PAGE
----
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Social Housing in Spain

If the right to freedom of speech could be described as the integral value in American society, perhaps the analogous value would be the right to housing in Spain. That right is a breathing, diversifying, and multiplying legacy across the country. For a taste, consider that from 2000 to 2010, Spain produced more collective housing than the more obvious, socially-aligned EU powerhouses England, France, and Germany, combined. The panel discussion “Social Housing in Spain,” part of the AIANY Housing Committee’s series on international housing design, jibed perfectly with the Center for Architecture’s yearlong presidential theme, “Civic Sprit: Civic Vision.”

David Burney, FAIA, moderated the panel. He mused that when he worked at the New York City Housing Authority (NYCHA), everyone wondered how they could duplicate the fertile Spanish model. The answer may be that “there’s a concept that housing is a constitutional right and we haven’t embraced that here,” he said. That value was cultivated in Spain, a ravaged battleground after two world wars that had to rebuild 50% of its housing stock. The U.S., of course, “never had to reconstruct;” but still, “we don’t seem to be able to keep up,” despite the deep need.

Carmen Espegel, a partner at Madrid-based espegel-fisac arquitectos and a full professor in the Design Department of the School of Architecture at the Polytechnic University of Madrid, emphasized social housing in Spain as “both a tradition and a right.” As she mapped the evolution of 20th-century social housing in Spain, it was easy to see how much that history had diverged from America’s legacy of public housing – we perhaps were wary of, and therefore resisted, the perceived communistic flavor of social living. However, in the 1950s in Spain, Espegel explained, architects and urbanists held the same values. Improving construction methods of the 1960s led to a tendency towards communal living in the 1970s. In the 1980s, as democracy bloomed, social housing exploded, and that trend continued into the 1990s and through today.

Espegel’s firm, like most others in Spain, gets about 80% of its work from competitions (a decidedly different model than the one the U.S. espouses). She is especially interested in “transition spaces,” where tensions exist in the unregulated spaces between house and street, different typologies, and hybrid buildings. A striking example she showed was of a jail combined with housing – two seemingly disparate types were combined fluidly and securely. (This set-up is practically unimaginable here!)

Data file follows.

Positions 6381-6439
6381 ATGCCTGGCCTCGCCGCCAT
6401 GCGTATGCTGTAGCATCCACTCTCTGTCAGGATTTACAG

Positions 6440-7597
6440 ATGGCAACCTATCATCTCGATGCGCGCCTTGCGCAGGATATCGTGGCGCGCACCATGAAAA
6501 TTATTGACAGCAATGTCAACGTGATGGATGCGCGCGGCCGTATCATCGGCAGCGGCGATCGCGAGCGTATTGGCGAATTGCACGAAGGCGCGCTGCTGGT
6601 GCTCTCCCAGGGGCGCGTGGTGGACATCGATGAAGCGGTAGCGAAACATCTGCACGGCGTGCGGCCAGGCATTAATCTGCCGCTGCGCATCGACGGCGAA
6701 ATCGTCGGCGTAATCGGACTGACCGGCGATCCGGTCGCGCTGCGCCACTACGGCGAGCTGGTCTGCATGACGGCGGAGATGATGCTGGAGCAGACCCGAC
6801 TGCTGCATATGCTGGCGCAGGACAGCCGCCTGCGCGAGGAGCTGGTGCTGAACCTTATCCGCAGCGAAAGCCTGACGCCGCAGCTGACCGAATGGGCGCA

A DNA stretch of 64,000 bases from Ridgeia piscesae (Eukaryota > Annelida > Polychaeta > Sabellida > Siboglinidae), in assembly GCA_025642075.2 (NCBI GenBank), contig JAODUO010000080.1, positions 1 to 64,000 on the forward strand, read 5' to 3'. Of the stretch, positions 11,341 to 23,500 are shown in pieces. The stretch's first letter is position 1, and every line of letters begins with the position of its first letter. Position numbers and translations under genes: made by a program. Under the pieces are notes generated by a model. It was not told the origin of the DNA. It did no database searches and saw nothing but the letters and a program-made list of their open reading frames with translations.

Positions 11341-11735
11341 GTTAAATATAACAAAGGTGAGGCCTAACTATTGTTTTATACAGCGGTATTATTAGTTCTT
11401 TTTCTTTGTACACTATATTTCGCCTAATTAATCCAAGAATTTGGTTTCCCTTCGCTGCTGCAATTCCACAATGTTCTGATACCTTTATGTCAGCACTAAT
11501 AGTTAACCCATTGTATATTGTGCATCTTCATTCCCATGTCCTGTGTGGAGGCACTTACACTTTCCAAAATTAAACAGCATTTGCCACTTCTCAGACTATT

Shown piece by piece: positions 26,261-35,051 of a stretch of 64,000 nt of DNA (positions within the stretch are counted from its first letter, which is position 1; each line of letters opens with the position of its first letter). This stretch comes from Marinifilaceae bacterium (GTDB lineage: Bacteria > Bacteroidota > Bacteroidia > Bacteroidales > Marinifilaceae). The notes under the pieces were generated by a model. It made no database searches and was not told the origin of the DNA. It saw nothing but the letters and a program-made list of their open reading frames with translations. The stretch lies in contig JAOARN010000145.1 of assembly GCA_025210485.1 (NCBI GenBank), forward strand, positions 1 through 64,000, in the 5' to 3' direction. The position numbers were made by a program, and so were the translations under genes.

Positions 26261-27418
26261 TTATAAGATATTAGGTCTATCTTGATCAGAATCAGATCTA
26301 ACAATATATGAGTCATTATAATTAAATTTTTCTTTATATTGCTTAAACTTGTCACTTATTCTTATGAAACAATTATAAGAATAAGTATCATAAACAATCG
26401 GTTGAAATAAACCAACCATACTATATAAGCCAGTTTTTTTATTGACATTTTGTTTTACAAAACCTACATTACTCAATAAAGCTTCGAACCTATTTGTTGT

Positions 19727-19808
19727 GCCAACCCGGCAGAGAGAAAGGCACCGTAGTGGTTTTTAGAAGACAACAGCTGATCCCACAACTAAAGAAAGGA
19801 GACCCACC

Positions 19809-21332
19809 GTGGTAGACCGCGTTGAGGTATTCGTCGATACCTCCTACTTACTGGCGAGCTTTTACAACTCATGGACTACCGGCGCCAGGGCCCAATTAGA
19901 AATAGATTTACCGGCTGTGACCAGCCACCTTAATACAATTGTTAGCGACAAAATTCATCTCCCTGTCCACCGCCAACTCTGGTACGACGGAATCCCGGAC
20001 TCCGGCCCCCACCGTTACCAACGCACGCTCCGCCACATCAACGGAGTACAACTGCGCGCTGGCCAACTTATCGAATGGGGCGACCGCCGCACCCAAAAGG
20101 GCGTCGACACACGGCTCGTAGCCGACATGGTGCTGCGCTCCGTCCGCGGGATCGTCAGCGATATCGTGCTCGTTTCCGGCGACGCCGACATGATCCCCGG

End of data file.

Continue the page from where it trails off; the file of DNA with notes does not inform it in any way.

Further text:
Iñaqui Carnicero, an associate professor of design at the Polytechnic University of Madrid School of Architecture, implements bold designs that challenge American conceptions of what social housing should look like. For a housing project in Madrid that suffered many constraints and budget cuts, he used unconventional solutions. By adding chamfers, the building gained many sculptural volumes, allowing for communal space. Although he had originally hated the fluorescent green on the interior (someone else had specified it), he used it to the advantage of the building, painting swaths on the new chamfers. “The green came to signify the big bites in the building,” he explained. His comments reminded me of Matisse’s attitude that any color’s quality is (unexpectedly) derived from its quantity.

Maria Hurtado de Mendoza, the co-founder of estudio entresitio and associate professor at the New Jersey Institute of Technology College of Architecture and Design, spoke last. Her playful descriptions and metaphors were a fresh take on social housing as a historic tradition. Each new project, she said, is about both “appearance and personality,” and she seeks to find different ways of playing with codes to challenge the notion that large-scale housing need be drab or uniform. She thought of one communal project as a “bread slice” where the crust embodies the “non-stop continuity” of the apartments. By “jiggling” the bread slice, she thickened boundaries to vary how the building interacted with the outside. Generally, Hurtado de Mendoza likes to experiment with how spaces sometimes “trespass their boundaries, or recede, or conform.” Her clever moves, often subtle, can lead to hollowed-out cavities that allow natural light, different size rooms, and a “scarless merger” of typologies.

These three architects, active both in Spain and internationally, have much to teach us about social housing. The panel was just as fun as the Spanish band that serenaded the evening’s cocktail hour! It will be interesting to see if the social housing mentality, integral to Spain, ever gets digested into the American landscape – architectural detailing, zoning, and building configurations are the outgrowth and natural expression of an inherently different value-system of living in Spain.

Claire Webb studied astronomy and philosophy at Vassar College, but an interest in art history and architecture led her to the position of Marketing Director at Edelman Sultan Knox Wood / Architects.

Event: Social Housing in Spain
Location: Center for Architecture, 05.29.14
Speakers: Lance Jay Brown, FAIA, 2014 President, AIANY; Rick Bell, FAIA, Executive Director, AIANY; Fernando Villa, AIA, LEED AP BD+C , Co-chair, AIANY Housing Committee; David Burney, FAIA, Associate Professor of Planning and Placemaking, Pratt Institute School of Architecture, and Chair, Center for Active Design; Carmen Espegel, Partner, espegel-fisac arquitectos; Iñaqui Carnicero, Associate Professor of Design, School of Architecture, Polytechnic University of Madrid; Maria Hurtado de Mendoza, Co-founder, estudio entresitio
Organizers: AIANY Housing Committee
Co-sponsors: AIANY Women in Architecture Committee
Sponsors: Freixenet, Spain Arts & Culture, Spain Culture in New York